When you divide the total labor cost by the actual number of hours Marco worked, you can see that an hour of Marco's work actually costs your company significantly more than just his wages - $17,5.

However, this is just an example of how to calculate labor cost, and the real expenditures can vary significantly.

Labor cost is a significant expense for any company. In some industries, it is the highest cost. However, it is not enough for you to just know how to calculate labor cost. To be able to make a deeper analysis of your labor costs, you should keep track of a labor cost percentage. That is how you will be able to determine whether your company's labor costs are so high that they can harm your bottom line.

Keeping track of labor cost percentage is the key to solid business management and growth. This key metric displays the overall labor cost as a proportion of gross sales, comparing your total labor costs to your revenue.

To calculate labor cost percentage, you should first determine your annual gross revenue. You can find this info at the top of your company's income statement. If you want to calculate labor cost percentages for shorter periods, you can use gross sales from interim reports or calculate them by adding weekly or daily reports figures.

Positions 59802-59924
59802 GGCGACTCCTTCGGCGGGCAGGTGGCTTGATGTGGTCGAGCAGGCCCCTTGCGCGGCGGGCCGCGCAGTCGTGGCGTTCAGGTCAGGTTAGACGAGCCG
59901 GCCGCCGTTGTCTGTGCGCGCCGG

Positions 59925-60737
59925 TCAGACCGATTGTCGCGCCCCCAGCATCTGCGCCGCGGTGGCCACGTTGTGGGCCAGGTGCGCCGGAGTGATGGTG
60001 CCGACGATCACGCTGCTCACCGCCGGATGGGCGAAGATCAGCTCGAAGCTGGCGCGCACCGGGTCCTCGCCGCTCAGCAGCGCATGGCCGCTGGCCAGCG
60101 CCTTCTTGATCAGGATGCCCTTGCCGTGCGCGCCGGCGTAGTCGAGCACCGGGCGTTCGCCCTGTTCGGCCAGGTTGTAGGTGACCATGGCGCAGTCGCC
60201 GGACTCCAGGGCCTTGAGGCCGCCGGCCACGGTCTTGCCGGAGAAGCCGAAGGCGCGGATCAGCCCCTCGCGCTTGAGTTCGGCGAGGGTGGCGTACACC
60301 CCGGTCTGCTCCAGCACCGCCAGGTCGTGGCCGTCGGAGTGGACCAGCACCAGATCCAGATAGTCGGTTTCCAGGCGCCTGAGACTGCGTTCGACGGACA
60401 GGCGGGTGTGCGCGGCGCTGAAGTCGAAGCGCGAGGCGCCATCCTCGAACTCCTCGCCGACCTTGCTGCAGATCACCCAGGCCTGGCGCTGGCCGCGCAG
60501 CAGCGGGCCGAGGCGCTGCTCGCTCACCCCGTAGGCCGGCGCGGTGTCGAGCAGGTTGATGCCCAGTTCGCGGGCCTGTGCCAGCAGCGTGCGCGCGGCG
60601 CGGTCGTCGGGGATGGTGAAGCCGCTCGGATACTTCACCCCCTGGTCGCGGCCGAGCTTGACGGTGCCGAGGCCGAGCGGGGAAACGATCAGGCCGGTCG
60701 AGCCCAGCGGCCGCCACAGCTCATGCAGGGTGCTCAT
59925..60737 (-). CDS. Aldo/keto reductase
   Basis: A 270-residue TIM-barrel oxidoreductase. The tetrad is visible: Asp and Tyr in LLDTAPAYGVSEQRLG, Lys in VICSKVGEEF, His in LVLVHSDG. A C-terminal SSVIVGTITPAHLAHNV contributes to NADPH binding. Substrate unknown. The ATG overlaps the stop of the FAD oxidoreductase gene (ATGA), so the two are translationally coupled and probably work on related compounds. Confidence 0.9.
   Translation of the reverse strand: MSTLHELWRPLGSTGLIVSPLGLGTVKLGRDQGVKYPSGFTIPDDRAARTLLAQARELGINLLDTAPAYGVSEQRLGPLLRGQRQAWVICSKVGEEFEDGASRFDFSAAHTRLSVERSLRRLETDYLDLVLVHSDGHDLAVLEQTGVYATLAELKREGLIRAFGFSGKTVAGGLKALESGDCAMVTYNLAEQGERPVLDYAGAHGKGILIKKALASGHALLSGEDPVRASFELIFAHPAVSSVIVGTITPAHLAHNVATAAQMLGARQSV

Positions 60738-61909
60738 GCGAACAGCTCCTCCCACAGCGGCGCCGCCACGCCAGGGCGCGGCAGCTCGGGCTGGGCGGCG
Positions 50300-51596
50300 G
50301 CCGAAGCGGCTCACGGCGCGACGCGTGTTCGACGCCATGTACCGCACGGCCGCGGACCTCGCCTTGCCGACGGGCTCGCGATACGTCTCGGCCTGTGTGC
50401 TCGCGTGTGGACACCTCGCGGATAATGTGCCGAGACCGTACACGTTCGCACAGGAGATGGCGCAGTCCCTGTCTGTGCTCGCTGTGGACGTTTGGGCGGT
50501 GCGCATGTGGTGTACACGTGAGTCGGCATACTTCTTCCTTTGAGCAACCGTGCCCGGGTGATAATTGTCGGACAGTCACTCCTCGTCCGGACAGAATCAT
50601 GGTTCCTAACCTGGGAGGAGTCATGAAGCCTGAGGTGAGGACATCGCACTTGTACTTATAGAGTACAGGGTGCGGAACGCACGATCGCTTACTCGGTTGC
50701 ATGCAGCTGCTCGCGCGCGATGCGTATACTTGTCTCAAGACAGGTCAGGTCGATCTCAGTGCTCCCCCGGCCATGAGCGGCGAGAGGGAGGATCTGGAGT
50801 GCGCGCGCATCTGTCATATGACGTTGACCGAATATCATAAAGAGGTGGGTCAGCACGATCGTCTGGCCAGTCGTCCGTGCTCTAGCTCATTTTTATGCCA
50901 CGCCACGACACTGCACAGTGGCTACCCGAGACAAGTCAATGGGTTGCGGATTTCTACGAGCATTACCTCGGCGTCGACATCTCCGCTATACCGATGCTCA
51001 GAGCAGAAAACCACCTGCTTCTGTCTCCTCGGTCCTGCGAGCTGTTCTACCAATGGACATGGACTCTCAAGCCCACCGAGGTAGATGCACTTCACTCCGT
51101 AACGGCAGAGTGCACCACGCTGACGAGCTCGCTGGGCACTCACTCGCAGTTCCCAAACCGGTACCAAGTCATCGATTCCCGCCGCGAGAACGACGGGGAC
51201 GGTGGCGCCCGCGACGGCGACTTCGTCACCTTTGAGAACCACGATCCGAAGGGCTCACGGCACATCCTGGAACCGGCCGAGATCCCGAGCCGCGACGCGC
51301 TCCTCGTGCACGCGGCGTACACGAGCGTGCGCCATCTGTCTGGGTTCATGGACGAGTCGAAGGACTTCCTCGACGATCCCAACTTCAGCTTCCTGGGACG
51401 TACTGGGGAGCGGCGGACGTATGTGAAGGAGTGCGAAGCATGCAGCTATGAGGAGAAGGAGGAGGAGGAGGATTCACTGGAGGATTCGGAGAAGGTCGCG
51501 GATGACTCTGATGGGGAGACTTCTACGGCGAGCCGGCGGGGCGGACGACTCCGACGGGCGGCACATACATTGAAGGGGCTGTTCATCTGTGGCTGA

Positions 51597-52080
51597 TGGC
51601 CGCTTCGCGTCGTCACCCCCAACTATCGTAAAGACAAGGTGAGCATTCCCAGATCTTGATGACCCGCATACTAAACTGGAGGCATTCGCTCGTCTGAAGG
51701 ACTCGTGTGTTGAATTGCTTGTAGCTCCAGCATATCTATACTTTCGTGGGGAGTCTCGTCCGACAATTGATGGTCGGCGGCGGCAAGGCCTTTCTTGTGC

The next step is to calculate total labor costs for your company, including all the expenditures we've mentioned above.

Finally, you can calculate the labor cost percentage by dividing the labor cost by gross sales and multiplying the result by 100.

**Labor cost percentage = ( total labor cost / gross sales) x 100**

Commonly, labor cost percentages average 25% to 30% of the revenue. Percentages vary significantly by industry - companies providing services might have a labor cost percentage of 50 percent or even more. However, production companies will try to keep this percentage under 30.

Now that you know how to calculate labor cost and labor cost percentage, we're ready for another important concept related to employee labor - direct labor.

There are two main categories of labor costs:

**Direct costs**are related to the expenses for the employees producing goods or providing a service.-
**Indirect (overhead) costs**are associated with employees who are required to support the production or services process.

Suppose the company doesn't allocate the cost of labor adequately. In that case, it can cause the inappropriate price of goods or services and, thus, harm profits.

When a company sets the sales price, they consider the costs of labor, material, and overhead. The sales price must include all the expenses the company has. If any expenses are left out of the calculation, the profit will be lower than expected. If demand for a product or service falls, or if competition forces cutting prices, the company must reduce the cost of labor to remain profitable.